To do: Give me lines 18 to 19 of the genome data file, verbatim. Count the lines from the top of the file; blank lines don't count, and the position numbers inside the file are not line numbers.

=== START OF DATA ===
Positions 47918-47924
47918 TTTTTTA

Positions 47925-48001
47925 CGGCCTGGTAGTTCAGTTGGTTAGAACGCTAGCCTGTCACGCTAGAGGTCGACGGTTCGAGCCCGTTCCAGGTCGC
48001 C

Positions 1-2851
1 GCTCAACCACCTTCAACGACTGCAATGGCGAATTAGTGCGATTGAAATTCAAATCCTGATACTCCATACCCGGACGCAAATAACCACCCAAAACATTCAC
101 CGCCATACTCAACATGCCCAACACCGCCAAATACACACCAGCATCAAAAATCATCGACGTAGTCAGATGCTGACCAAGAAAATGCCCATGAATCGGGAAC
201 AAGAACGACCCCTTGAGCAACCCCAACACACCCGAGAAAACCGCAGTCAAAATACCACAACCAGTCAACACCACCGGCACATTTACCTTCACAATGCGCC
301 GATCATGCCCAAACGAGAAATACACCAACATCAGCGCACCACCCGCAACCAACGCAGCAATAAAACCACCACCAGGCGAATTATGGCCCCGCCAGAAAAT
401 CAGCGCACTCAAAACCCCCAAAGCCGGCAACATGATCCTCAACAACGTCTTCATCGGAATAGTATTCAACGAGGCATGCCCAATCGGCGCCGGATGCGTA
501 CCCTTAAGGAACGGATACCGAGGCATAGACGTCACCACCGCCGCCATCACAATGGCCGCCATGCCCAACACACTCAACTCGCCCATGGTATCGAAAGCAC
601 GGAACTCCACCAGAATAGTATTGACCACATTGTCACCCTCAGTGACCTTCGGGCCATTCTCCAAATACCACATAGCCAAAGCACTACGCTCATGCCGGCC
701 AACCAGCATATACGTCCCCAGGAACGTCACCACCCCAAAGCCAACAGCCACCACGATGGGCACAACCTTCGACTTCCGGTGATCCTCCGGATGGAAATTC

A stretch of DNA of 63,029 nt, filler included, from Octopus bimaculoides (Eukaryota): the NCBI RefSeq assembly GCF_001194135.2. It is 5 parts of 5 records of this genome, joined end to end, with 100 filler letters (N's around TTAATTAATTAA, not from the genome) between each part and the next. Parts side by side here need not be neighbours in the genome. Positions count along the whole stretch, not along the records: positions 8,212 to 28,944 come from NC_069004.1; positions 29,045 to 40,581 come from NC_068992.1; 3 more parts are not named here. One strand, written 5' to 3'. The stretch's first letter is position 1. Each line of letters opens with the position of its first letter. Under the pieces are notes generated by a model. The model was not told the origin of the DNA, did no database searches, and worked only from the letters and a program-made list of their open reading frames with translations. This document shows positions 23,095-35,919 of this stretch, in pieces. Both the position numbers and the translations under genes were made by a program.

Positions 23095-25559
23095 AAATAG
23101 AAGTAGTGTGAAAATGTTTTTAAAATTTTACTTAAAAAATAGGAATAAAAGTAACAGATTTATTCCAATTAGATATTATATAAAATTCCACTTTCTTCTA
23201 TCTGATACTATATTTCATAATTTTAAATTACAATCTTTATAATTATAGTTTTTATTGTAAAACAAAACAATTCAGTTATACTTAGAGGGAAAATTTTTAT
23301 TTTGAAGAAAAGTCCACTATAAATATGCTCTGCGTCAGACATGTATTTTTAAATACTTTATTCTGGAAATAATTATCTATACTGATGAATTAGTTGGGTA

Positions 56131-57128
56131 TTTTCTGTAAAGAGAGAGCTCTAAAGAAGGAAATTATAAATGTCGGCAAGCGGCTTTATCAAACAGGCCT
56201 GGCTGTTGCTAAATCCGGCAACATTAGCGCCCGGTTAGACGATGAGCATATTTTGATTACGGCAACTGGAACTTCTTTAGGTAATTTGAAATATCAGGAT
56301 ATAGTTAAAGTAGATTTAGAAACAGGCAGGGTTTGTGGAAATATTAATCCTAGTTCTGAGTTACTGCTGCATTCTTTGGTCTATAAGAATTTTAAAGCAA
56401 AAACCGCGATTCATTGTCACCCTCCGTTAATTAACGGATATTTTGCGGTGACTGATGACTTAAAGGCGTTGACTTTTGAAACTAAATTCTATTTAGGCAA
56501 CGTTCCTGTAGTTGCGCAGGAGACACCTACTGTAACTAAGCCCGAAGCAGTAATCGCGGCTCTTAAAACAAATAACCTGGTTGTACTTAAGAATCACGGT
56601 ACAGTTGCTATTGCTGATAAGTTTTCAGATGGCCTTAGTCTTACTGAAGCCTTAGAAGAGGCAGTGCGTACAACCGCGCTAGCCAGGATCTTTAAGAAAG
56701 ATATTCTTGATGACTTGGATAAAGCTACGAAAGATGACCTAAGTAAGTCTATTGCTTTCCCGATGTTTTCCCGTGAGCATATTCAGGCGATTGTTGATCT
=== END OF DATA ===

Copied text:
23101 AAGTAGTGTGAAAATGTTTTTAAAATTTTACTTAAAAAATAGGAATAAAAGTAACAGATTTATTCCAATTAGATATTATATAAAATTCCACTTTCTTCTA
23201 TCTGATACTATATTTCATAATTTTAAATTACAATCTTTATAATTATAGTTTTTATTGTAAAACAAAACAATTCAGTTATACTTAGAGGGAAAATTTTTAT